$UsersDisabledCount

To get a list of disabled users and store the output in a CSV file:

$UsersDisabledListCSV = .\DisabledUsersList.CSV
$UsersDisabledList=Search-ADAccount -Server Serverwatch.com -AccountDisabled -UsersOnly | Select-Object Name, SamAccountName, DistinguishedName | Export-CSV "$UsersDisabledListCSV" -NoTypeInformation

Note that in the above commands, we are using the "Search-ADAccount" PowerShell cmdlet. Search-ADAccount is a powerful Active Directory cmdlet that also supports collecting "expired user accounts," "passsord never expires user accounts," "account locked out user accounts," and "inactive user accounts" information from Active Directory. All you need to do is specify the parameter name with Search-ADAccount cmdlet as listed in the table below:

Item

Parameter

Accounts Expired User Accounts

-AccountExpired

Password Never Expires

-PasswordNeverExpires

Locked Out User Accounts

-LockedOut

Stale User Accounts

-AccountInactive

3. Collect accounts expired user accounts count and list:

To collect the count:

$UsersExpiredCount=(Search-ADAccount -Server Serverwatch.com -ResultPageSize 2000 -resultSetSize 500 -AccountExpired -UsersOnly).Count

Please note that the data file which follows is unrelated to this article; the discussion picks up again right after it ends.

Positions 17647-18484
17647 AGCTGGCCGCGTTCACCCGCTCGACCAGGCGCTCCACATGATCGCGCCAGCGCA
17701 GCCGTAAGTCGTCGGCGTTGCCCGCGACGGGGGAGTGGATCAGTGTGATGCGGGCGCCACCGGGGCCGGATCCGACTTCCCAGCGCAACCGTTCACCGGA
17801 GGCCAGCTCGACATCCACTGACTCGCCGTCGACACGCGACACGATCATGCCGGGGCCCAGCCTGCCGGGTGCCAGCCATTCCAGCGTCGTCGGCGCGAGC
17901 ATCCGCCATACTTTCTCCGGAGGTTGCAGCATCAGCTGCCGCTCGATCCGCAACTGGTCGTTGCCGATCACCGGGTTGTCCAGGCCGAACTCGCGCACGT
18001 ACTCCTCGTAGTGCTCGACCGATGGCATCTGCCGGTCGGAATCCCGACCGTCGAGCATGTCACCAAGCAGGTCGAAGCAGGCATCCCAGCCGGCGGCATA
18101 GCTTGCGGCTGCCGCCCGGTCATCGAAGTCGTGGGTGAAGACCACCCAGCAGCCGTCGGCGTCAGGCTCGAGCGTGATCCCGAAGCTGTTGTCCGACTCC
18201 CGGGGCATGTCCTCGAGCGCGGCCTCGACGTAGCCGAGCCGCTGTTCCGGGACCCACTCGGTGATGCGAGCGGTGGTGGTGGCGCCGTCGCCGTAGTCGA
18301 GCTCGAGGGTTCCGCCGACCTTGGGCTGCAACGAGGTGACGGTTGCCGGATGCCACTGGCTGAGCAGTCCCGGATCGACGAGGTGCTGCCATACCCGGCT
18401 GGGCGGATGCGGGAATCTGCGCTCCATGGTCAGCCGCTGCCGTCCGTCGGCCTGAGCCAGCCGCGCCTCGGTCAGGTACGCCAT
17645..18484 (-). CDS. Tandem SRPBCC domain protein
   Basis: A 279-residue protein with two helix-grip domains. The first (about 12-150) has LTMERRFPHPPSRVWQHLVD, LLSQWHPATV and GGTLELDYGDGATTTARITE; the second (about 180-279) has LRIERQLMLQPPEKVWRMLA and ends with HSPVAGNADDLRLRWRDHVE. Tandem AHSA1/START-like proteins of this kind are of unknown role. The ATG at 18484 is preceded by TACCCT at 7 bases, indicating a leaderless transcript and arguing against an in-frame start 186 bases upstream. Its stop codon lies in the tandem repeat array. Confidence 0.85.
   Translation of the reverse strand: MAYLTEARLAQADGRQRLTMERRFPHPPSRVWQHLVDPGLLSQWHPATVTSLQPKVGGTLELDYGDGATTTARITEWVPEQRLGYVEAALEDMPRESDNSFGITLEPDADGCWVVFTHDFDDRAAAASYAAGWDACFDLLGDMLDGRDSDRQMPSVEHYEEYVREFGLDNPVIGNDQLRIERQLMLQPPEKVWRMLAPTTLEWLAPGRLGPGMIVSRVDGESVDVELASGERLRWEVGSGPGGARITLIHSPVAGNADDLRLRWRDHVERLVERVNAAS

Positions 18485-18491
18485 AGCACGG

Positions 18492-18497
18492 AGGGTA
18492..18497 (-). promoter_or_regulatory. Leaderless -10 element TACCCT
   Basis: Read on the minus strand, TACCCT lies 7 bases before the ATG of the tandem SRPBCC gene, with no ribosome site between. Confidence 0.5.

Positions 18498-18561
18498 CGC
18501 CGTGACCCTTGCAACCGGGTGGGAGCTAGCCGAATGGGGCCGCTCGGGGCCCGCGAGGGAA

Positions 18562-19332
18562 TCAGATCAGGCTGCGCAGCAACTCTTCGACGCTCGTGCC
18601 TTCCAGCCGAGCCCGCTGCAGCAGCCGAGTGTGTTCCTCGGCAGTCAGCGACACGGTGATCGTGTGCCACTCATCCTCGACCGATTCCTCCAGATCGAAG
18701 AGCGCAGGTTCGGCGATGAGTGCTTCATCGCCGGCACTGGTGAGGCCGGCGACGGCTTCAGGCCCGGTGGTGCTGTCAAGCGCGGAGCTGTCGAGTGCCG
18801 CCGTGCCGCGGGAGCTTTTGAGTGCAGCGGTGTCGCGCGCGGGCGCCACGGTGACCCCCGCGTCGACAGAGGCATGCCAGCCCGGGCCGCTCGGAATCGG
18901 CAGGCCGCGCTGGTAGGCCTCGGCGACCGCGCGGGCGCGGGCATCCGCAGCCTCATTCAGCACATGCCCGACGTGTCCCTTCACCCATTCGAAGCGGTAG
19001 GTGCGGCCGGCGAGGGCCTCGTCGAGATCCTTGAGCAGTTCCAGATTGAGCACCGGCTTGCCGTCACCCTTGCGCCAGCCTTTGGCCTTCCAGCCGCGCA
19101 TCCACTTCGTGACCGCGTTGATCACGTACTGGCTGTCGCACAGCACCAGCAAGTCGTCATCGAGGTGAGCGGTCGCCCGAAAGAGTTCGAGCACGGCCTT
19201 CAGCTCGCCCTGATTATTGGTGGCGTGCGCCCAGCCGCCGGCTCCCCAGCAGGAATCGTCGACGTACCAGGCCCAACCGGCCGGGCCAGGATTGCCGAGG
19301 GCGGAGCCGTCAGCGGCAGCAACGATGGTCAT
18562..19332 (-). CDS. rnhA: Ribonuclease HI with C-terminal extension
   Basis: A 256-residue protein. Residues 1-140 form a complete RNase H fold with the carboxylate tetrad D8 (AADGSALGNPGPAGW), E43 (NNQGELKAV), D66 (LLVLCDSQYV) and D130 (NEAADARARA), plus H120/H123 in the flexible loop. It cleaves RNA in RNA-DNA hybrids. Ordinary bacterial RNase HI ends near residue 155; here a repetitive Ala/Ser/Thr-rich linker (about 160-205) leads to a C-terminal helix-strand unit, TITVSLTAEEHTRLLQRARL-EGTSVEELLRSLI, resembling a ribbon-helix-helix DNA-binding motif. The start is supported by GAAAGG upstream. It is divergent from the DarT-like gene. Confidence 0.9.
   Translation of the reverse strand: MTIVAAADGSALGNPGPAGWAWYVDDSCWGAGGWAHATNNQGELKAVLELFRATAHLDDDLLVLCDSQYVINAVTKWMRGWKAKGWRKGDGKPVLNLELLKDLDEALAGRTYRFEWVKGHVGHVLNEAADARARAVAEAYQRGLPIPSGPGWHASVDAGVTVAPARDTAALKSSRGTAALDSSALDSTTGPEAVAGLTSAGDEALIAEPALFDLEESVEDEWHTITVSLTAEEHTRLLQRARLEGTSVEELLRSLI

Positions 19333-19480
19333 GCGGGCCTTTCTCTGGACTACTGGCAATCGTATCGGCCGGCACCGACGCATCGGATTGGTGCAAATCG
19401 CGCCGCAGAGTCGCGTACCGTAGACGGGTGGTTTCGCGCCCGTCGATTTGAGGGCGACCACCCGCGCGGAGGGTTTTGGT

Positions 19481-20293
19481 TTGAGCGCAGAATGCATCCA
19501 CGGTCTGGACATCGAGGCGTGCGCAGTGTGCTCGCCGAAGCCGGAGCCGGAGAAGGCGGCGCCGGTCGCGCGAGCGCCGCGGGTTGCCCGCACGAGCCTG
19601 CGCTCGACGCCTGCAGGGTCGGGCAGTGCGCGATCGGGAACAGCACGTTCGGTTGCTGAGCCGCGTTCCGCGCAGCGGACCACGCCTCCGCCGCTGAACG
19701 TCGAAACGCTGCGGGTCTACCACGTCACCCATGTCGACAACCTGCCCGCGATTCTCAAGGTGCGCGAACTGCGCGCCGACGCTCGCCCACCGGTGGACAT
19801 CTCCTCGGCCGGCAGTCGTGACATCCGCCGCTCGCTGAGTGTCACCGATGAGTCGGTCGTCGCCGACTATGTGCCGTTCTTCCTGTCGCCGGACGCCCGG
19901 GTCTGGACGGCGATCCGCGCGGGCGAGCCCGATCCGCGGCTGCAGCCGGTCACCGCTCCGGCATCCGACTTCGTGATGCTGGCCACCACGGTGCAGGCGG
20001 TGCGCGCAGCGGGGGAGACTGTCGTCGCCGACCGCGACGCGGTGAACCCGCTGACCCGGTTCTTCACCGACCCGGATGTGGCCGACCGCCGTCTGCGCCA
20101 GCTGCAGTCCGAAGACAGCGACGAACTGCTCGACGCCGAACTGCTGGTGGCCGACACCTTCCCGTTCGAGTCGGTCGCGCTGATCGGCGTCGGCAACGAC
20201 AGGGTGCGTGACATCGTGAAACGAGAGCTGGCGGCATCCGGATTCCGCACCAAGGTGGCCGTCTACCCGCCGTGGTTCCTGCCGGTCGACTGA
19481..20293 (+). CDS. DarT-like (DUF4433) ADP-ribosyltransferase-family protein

$UsersExpiredCount

To collect the complete list with a PowerShell command, use:

$UserExpiredList = .\UsersExpired.CSV
$UsersExpiredList=Search-ADAccount -Server Serverwatch.com -AccountExpired -UsersOnly | Select-Object Name, SamAccountName, DistinguishedName | Export-CSV "$UserExpiredList" -NoTypeInformation

4. Collect password never expires user accounts count and list:

To collect the count:

$UsersPassNeverExpireCount=(Search-ADAccount -Server Serverwatch.com -ResultPageSize 2000 -resultSetSize 500 -PasswordNeverExpires -UsersOnly).Count
$UsersPassNeverExpireCount

To collect the complete list:

$UserNeverExpireList = .\UserNeverExpireList.CSV
$UsersPassNeverExpireList=Search-ADAccount -Server Serverwatch.com -PasswordNeverExpires -UsersOnly | Select-Object Name, SamAccountName, DistinguishedName | Export-CSV "$UserNeverExpireList " -NoTypeInformation

5. Collect the account locked-out user accounts count and list:

To collect the count:

$UsersAccountLockOutCount=(Search-ADAccount -Server $ItemName -ResultPageSize 2000 -resultSetSize 500 -LockedOut -UsersOnly).Count
$UsersAccountLockOutCount

To collect the complete list:

$UserAccountLockOutCSV = .\UserAccountLockOut.CSV
$UsersAccountLockOutList=Search-ADAccount -Server $ItemName -LockedOut -UsersOnly | Select-Object Name, SamAccountName, DistinguishedName | Export-CSV "$UserAccountLockOutCSV " -NoTypeInformation

6. Collect the stale user accounts count and list:

To collect the count: